Third-year Ridgley Knapp is running to be the undergraduate liaison to the Board of Trustees.
The undergraduate liaison acts as a representative of the student body when meeting with trustees and works to build connections between students and board members. Knapp is running on a two-pronged platform of promoting transparency in dealings with the Board of Trustees and increasing funding to RSOs that “pick up the slack” when dealing with University services like student counseling.
“Since the trustees are some of the folks with the largest leveraging power in our day-to-day lives, all undergrads should be able to have their voices heard,” Knapp said. “I don’t think you should have to be a student leader to get your point across.”
Knapp is currently a member of College Council, is the former president of University of Chicago Democrats, and has served on the Transportation and Security Advisory Board, tackling campus shuttles and accessibility issues.
When asked what qualifies him to be undergraduate liaison, Knapp pointed to his experience organizing conversations between students and politicians. “Trustees are basically politicians for the University. That’s why I believe I have the facilitatory skillset.”
Knapp plans to use several strategies to increase transparency concerning meetings with the Board of Trustees. He wants to make the minutes for these meetings easier to access and bring more people into the fold when discussing issues with trustees. “I hope to have a public forum with one or more of the trustees…alongside the typical meetings as is,” he said. “Hopefully one per quarter, something where anyone can pose questions.”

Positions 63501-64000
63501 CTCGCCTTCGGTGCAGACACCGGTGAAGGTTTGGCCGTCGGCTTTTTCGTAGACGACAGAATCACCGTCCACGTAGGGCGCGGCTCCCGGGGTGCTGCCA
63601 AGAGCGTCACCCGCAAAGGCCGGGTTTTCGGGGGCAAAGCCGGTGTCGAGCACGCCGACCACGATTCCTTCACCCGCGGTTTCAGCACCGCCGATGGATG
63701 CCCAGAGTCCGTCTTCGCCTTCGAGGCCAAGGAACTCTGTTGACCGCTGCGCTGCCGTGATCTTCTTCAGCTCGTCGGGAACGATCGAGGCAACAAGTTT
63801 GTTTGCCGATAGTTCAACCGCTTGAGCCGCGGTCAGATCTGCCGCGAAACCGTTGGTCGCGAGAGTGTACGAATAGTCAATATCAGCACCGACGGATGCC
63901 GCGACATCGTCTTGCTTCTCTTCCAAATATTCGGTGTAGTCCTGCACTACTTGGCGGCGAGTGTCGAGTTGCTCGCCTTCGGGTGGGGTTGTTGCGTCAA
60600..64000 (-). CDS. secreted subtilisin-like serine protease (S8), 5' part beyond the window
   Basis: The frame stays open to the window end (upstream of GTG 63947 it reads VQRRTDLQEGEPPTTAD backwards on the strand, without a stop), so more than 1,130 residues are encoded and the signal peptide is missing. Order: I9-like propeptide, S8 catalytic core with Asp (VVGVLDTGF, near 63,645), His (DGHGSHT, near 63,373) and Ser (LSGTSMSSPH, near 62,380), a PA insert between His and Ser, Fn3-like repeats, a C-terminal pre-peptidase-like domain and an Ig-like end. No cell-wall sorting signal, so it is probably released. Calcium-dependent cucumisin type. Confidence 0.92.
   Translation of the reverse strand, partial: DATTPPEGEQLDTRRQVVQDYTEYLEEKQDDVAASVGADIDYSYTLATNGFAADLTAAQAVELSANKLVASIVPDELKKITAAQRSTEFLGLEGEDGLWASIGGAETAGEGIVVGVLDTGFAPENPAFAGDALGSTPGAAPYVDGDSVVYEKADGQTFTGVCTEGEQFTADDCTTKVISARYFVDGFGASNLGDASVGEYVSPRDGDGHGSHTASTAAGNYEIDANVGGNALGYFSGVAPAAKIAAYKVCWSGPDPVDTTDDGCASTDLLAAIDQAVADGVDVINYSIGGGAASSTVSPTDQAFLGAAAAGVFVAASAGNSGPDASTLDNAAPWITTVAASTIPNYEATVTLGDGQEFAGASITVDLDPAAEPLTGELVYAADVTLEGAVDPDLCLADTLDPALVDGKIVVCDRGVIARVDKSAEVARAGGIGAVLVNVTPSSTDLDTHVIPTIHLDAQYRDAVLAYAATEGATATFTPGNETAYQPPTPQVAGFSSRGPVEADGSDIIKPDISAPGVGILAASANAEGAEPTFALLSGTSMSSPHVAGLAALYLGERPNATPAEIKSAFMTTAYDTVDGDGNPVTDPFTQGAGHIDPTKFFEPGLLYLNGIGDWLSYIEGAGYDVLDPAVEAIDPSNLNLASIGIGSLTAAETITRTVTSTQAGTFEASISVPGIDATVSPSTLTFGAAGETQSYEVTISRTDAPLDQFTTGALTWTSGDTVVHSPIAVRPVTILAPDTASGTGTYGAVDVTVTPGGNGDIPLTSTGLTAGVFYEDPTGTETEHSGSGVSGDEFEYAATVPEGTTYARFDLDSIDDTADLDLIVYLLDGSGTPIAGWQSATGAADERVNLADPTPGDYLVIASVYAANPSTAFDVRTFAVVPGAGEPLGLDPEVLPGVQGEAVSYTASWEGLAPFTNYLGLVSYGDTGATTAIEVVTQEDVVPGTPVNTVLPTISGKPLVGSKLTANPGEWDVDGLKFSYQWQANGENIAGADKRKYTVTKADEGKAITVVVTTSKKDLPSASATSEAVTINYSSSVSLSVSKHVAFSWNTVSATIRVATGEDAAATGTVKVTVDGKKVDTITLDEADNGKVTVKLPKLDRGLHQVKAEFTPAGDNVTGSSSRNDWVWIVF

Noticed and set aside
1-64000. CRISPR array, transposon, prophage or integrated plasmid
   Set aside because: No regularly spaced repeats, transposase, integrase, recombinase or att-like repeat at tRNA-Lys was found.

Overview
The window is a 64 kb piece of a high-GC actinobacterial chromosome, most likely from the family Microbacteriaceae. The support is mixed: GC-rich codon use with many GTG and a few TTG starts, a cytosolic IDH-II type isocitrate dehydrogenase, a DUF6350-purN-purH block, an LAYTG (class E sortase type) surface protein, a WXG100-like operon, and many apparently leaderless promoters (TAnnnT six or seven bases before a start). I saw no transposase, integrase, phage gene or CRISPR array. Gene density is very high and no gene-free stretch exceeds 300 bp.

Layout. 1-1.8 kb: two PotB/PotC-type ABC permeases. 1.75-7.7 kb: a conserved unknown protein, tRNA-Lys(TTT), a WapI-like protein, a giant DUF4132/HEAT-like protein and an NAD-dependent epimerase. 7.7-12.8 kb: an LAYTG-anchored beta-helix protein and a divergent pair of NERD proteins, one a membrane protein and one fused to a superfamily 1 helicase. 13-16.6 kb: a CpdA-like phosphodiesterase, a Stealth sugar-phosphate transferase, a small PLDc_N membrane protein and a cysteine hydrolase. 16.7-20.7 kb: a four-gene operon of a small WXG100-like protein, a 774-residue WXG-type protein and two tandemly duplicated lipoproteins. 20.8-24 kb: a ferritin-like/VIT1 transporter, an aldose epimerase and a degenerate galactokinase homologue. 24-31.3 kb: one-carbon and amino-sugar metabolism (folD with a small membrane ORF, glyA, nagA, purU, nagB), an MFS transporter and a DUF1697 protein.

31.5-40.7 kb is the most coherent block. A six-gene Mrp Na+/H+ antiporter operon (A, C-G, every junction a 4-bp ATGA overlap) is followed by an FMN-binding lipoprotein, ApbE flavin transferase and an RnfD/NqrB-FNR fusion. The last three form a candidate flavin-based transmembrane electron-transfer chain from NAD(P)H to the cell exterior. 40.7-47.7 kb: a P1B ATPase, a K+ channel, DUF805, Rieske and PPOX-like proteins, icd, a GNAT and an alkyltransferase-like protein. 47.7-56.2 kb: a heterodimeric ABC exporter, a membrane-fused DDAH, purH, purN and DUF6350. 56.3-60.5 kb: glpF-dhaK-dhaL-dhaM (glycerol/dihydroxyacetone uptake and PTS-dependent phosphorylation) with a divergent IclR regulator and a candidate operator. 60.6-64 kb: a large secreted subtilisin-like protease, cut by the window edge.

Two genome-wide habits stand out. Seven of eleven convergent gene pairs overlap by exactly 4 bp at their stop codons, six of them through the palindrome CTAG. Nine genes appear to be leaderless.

“I don’t think that many folks know how many trustees there are and who they are. The names we recognize, but the faces we don’t,” Knapp said.
Knapp’s other objective, if elected to undergraduate liaison, is to support RSOs with funding to ensure students always have somewhere to turn to in times of distress. “I once walked into Student Counseling Services (SCS) in tears and was told to come back in three weeks,” he told The Maroon. Citing this personal moment on his platform website, Knapp also hopes to utilize the Board of Trustees to help RSOs tackle student issues.
“I would like to advocate to the Board of Trustees for the creation of a fund that would be able to add to the budgets of clubs and RSOs alongside those of the University. Say, like, RSOs that help with peer-to-peer counseling because SCS is falling behind.”
Knapp elaborated, “The University is building up student counseling. However, it should’ve been done years ago. There have been RSOs that have been picking up the slack for that.”
Knapp hopes that in the long run, by targeting specific board members, this pool of money could help fund the RSOs who have advocated for the formation of cultural houses.
On the issue of recognizing Graduate Students United (GSU), Knapp stated that he supports the cause and is proud to say that during the April 29 Student Government Assembly, he voted in support of a pro–GSU resolution calling on the administration to acknowledge GSU.